Three comments. First, this book does not suggest any radical change in behavior for the typical reader. (Have lots of kids, drive lots of cars, buy lots of stuff - what a break through!) This book is, rather, advice for architects, corporations, and municipalities. It is intended to free the typical reader of guilt. I think it should do something else as well, namely urge us to political action, to demanding of our democratically elected representatives that the earth-saving innovations described in the book be taken advantage of. All the descriptions in this book of common household objects, such as sofas, "off-gasing" toxic particles makes me want to take action to change things or at least buy a mask, not go shopping.
Second, the examples of new materials and building and product designs described in the book all build on the environmental thinking that McD and B so loudly reject. Reducing pollution to zero is not a "new paradigm" from reducing pollution to a teeny bit - it's just better.
Third, the vision of rendering mad self-indulgence completely beneficial to all other species is far from a reality, and even the dream described by McD and B would not, in any way that I can imagine, make it possible to place an unlimited number of humans on the planet without hurting anything - more humans than under current practices, yes -- an infinite number, no. But let's remember that most of the people now on the planet do not do nearly as much damage as we do in this country. How many billion Americans the Earth can hold has not been answered.
There is also a disturbing thread of anti-government corporatism in the book. Ford and Nike and other corporations for which the authors have worked are described as heroes for their positive efforts, while their destructive practices are passed over. The authors repeat a distinction (citing Jane Jacobs' "Systems of Survival") between Guardians and Commerce, i.e. paternalistic government and noble corporate heroes:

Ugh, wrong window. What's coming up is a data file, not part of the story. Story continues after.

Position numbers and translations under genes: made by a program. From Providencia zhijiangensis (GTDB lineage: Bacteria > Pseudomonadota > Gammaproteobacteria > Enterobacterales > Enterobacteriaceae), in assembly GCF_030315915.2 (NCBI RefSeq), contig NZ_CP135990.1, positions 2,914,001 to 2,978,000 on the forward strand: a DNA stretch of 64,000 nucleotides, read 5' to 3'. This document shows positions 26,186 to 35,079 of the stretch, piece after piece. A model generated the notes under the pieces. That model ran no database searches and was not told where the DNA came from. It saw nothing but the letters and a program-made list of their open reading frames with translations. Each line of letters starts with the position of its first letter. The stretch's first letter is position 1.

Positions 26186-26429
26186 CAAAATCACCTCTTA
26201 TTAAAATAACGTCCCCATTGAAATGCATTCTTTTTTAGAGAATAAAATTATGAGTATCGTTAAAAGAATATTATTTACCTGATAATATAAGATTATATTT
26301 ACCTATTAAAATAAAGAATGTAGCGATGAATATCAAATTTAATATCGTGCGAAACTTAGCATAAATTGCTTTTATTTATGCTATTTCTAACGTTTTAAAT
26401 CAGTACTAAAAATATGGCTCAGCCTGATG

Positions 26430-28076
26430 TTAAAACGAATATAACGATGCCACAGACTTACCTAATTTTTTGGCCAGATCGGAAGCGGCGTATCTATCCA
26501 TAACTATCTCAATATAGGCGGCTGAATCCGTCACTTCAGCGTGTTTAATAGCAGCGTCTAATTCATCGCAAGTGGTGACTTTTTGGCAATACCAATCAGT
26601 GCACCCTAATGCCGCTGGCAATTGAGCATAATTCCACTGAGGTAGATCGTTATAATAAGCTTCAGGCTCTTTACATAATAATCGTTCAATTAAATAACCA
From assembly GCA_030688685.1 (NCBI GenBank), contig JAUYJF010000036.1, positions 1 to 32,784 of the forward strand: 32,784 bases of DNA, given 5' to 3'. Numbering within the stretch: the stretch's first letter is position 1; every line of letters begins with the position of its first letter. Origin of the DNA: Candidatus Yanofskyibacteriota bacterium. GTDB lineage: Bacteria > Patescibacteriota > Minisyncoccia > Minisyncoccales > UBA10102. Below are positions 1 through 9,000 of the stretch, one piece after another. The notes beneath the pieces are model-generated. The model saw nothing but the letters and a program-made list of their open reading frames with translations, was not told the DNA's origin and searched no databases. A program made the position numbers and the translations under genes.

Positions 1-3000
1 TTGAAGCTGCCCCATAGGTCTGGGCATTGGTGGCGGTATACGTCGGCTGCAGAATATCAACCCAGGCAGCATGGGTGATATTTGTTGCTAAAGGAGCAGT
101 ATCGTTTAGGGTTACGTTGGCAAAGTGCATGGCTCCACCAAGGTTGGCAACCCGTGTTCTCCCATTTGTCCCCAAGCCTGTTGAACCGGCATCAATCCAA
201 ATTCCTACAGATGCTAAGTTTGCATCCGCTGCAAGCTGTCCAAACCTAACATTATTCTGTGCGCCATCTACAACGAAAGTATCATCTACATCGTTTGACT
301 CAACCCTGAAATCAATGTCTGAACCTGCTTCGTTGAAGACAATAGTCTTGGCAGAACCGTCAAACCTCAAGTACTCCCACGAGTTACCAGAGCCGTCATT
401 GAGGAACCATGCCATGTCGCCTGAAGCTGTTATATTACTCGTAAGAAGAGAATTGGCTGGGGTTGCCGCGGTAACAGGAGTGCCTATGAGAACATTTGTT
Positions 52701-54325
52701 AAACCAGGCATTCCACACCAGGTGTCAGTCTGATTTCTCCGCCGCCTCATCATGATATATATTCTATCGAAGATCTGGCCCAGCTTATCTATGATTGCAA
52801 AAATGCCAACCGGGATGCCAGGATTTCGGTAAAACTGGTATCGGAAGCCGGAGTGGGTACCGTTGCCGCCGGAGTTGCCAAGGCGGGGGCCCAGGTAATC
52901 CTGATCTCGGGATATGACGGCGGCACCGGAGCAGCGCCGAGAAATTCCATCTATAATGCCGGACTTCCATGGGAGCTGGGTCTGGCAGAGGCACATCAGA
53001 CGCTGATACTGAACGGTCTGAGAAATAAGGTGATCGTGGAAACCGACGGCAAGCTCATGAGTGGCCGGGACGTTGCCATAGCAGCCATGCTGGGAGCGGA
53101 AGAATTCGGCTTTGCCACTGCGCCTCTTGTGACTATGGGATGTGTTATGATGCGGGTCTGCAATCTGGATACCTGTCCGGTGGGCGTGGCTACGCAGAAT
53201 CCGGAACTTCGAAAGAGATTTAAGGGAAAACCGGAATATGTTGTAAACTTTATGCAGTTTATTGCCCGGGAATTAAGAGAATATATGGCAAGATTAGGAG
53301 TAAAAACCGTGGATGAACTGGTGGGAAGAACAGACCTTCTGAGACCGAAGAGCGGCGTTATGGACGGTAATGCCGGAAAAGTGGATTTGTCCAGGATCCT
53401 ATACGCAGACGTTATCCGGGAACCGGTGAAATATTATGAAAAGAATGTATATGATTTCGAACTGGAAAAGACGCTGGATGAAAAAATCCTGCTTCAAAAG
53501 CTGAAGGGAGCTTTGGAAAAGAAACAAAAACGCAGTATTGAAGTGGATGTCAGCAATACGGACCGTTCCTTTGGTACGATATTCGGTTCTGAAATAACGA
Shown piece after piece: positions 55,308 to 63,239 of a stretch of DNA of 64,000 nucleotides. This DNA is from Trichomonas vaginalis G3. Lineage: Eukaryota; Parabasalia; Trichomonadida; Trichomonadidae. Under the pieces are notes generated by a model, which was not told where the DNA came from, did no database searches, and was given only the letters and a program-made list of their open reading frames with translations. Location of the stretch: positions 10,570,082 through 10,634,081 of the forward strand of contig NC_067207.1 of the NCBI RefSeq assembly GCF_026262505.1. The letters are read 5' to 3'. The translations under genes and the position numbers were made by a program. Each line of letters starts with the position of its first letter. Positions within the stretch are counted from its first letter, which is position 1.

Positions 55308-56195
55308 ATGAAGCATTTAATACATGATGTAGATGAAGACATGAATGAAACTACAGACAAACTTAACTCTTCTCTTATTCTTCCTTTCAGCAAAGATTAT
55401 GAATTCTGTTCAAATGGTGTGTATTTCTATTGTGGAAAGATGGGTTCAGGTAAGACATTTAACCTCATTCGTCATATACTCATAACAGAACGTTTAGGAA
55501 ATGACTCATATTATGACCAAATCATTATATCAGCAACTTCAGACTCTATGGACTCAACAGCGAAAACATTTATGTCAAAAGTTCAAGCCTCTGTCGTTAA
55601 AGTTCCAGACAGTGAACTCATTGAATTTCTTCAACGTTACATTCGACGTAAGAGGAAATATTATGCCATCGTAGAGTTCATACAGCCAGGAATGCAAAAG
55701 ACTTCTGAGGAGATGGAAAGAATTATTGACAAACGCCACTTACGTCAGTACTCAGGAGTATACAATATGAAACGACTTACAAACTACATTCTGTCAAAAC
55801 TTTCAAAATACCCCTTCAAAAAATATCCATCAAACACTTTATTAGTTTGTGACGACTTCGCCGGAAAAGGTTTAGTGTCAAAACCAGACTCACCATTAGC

"Commerce is quick, highly creative, inventive, constantly seeking short- and long-term advantage, and inherently honest: you can't do business with people if they aren't trustworthy."
Is this a joke? Do these guys believe press releases they read from, say, Enron? (Apparently so, because later in the book they write: "...the summer of 2001, when unusually high energy demand in California led to rolling blackouts, skyrocketing prices, even accusations of profiteering...." Accusations! High demand or restrained supply? What rock have these intelligent authors been naturally cooling themselves under? Well, at least they recognize the concept of profiteering, even though it fits poorly with the inherent honesty of commerce.)
Immediately following the "inherently honest" comment (page 60) Mc D and B go on to equate regulation with partial pollution reduction, and to conclude that because complete pollution reduction is desirable and possible, regulation is bad. Instead they should conclude that rather than allowing limited pollution, regulators should ban it entirely (through whatever stages of phasing in that policy prove feasible).